Let’s now focus on a few basics about the format:

The Colors


Green is traditionally the most played color in Sealed, for two reasons.

a) It has fixers.
b) It has the most playables (mostly guys of all sizes).

The fixers are still here (Cultivate, Sylvan Ranger), but the creatures are pretty bad, and the color should remain in your sideboard most of the time.


Also, pretty low on playable cards, Red will mostly be played as a support color (a second color or a splash) for its removal options (Lightning Bolt, Fireball, Pyroclasm, Chandra’s Outrage).

If you have either Red or Green bombs, of course, it can be a whole different story, but you’ll need several cards in the same color to support these bombs, and the problem of these two colors is that they will often be short on quality cards.


No particular strong point, but a fine jack of all trades. Removal spells, guys, curve, and playable cards… Black has them all.


The strongest color in Sealed by far. It has card advantage, it gains a huge benefit from the appearance of Scry (it’s hard to get bad draws in a Preordain, Augury Owl, Foresee deck), and it has a lot of tempo cards (Sleep, Aether Adept, and the surprisingly good Unsummon). Also, Countermagic hasn’t been this strong in Limited since Invasion block. In a globally slow format, Mana Leak and Cancel will always shine, and Negate and Flashfreeze are more than decent themselves. When you can expect most good Sealed decks to have Fireball and/or Mind Control, you’ll rarely regret a main-decked Negate.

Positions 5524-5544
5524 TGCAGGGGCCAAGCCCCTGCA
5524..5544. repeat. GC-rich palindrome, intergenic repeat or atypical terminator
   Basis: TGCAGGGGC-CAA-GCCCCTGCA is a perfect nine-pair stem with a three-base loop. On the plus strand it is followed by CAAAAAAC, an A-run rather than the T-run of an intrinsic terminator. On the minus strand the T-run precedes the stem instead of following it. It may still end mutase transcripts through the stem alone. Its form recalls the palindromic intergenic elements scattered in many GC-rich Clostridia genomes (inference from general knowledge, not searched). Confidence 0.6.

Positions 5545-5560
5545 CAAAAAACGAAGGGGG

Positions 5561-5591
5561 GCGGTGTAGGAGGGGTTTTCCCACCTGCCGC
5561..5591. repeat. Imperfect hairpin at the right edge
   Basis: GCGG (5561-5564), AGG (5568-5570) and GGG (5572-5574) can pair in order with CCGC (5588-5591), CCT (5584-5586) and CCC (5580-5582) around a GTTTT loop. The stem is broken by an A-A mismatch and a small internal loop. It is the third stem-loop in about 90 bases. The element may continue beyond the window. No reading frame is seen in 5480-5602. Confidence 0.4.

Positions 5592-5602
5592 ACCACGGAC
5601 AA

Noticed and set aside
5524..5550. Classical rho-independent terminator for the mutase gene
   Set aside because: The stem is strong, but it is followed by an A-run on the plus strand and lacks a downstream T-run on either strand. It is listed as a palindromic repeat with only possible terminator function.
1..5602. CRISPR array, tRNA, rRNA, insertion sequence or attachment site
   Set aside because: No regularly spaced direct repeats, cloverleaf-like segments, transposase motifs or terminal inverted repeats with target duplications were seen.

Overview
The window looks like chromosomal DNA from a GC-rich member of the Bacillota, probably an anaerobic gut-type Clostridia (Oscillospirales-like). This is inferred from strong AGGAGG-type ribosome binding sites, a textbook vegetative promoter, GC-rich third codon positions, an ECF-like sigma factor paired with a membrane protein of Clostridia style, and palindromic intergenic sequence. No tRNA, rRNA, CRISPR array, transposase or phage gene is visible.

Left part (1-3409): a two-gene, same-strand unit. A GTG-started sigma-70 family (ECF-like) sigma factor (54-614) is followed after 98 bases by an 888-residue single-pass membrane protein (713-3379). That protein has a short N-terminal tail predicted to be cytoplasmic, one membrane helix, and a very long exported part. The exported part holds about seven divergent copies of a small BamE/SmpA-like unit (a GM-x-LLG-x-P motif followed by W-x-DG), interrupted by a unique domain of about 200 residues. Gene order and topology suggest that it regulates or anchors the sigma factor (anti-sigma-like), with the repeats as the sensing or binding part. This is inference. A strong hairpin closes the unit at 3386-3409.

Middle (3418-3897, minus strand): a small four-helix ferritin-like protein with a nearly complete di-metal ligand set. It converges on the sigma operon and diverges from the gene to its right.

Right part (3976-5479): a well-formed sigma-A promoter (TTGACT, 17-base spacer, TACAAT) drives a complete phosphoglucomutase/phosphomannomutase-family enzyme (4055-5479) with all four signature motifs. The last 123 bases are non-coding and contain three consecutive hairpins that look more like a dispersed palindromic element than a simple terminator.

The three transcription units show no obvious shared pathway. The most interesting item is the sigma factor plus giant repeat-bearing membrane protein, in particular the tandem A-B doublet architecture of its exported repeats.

Less removal than Black, but still about as good, thanks to an abundant number of creatures (many of which are flyers) and strong sideboard cards (Celestial Purge, Solemn Offering, Roc Egg against Green decks, Safe Passage against Red decks when you don’t have it main deck).

My favorite colors in M11 Sealed:

1 — Blue, and it’s not close
2 — White and Black tied
4 — Red
5 — Green

Sideboard / Main Deck Cards

They Must Be Played